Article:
faculty notes | Retired Professors Whit Bodman (comparative religion) and Lewis Donelson (New Testament) were granted emeritus status by the Austin Seminary Board of Trustees at their annual meeting this spring. Gregory Cuéllar (Old Testament) was given a summer research spot as an Academic Visitor at the Centre for Criminology at the University of Oxford. Bill Greenway (philosophical theology) was the 2019 Visiting Osler Scholar at the John P. McGovern Academy of Oslerian Medicine at The University of Texas Medical Branch, Galveston. Over the course of three days, May 20-22, he gave lectures to seven groups comprised of various medical students or doctors, highlighted by an evening lecture, “Meta-Ethics, Emmanuel Levinas, and Medicine: A Diagnostic Model for the Medical Humanities.” This spring as part of Zondervan’s publication of a new edition of the NRSV, he wrote a brief essay, “Six Bible Reading Strategies for Progressive Christians.” Carolyn Helsel (homiletics) was the Mo Ranch Women’s Conference workshop leader, May 30-June 2. During June she was faculty in residence for the Engle Institute of Preaching at Princeton Theological Seminary. On August 14, she was the speaker for Backstory Preaching. Two poems by Paul Hooker (associate dean), “The Wasp” and “Jesus’ Dream,” were published in April on ecclesio.com. His poem “Apophasis” appeared in the July 8 issue of the Presbyterian Outlook. v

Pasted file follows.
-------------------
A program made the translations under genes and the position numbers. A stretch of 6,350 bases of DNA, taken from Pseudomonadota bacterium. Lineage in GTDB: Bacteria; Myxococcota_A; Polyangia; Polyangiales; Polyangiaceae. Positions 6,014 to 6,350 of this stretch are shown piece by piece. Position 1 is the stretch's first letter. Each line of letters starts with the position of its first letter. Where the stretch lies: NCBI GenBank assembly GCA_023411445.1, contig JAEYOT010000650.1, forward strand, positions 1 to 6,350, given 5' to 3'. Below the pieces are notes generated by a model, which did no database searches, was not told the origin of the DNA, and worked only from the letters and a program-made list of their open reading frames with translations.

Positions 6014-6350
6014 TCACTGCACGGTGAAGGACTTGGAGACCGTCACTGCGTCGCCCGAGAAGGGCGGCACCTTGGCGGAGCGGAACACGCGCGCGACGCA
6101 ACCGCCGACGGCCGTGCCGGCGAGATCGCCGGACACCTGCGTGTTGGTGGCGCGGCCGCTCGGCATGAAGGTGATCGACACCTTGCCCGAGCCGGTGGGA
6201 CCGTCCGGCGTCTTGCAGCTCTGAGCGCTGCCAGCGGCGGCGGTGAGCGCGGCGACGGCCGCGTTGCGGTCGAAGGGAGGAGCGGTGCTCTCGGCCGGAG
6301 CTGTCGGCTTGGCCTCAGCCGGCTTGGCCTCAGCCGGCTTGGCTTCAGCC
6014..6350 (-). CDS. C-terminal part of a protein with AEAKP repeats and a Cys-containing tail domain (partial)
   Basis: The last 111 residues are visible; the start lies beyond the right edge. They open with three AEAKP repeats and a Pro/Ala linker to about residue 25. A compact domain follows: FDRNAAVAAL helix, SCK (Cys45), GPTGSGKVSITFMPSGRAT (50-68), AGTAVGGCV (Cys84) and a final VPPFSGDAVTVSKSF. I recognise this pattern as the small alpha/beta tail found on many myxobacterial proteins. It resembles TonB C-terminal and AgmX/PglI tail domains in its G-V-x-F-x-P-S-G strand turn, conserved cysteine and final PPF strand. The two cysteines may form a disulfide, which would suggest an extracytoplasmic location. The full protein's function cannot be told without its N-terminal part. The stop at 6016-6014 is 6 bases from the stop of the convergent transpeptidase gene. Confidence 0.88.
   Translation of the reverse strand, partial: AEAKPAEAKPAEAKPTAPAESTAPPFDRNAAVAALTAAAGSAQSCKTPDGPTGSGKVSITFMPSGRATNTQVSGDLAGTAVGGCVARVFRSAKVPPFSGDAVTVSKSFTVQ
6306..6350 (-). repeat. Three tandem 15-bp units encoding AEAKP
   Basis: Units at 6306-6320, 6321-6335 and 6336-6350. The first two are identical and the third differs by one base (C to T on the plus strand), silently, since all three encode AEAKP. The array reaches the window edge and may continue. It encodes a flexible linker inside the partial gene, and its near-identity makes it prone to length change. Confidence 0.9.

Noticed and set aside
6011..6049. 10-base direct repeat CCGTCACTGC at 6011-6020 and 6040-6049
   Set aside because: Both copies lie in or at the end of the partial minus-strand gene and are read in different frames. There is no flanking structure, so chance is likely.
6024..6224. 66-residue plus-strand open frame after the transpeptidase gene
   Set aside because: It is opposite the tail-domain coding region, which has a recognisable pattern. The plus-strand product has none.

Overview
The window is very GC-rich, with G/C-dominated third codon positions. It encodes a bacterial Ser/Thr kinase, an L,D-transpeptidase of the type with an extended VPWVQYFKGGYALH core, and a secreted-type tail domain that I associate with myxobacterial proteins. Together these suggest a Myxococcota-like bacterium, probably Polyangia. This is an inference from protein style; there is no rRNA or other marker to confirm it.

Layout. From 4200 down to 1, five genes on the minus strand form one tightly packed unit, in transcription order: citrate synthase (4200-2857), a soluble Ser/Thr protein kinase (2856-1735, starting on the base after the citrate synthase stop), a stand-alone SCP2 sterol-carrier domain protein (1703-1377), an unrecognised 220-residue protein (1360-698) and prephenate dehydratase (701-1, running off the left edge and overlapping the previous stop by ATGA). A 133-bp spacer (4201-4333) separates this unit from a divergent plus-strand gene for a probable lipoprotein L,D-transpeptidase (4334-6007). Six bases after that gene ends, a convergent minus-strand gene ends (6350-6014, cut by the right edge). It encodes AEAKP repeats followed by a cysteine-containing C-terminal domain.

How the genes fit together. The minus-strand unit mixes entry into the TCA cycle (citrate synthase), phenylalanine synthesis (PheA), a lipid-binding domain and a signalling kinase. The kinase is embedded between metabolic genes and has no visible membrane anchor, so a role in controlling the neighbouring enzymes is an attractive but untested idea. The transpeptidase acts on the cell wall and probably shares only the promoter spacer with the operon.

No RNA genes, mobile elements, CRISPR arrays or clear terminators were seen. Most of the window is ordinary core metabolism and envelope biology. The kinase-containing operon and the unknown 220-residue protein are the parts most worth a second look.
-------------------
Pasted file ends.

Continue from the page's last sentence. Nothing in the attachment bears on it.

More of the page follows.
Professor Asante Todd (MDiv’06) with graduate Daniel Awuah (MDiv’19) of Ghana and student Danita Nelson 18 | Austin Presbyterian Theological Seminary
Alumna Bobbi Kaye Jones appointed to Zbinden Chair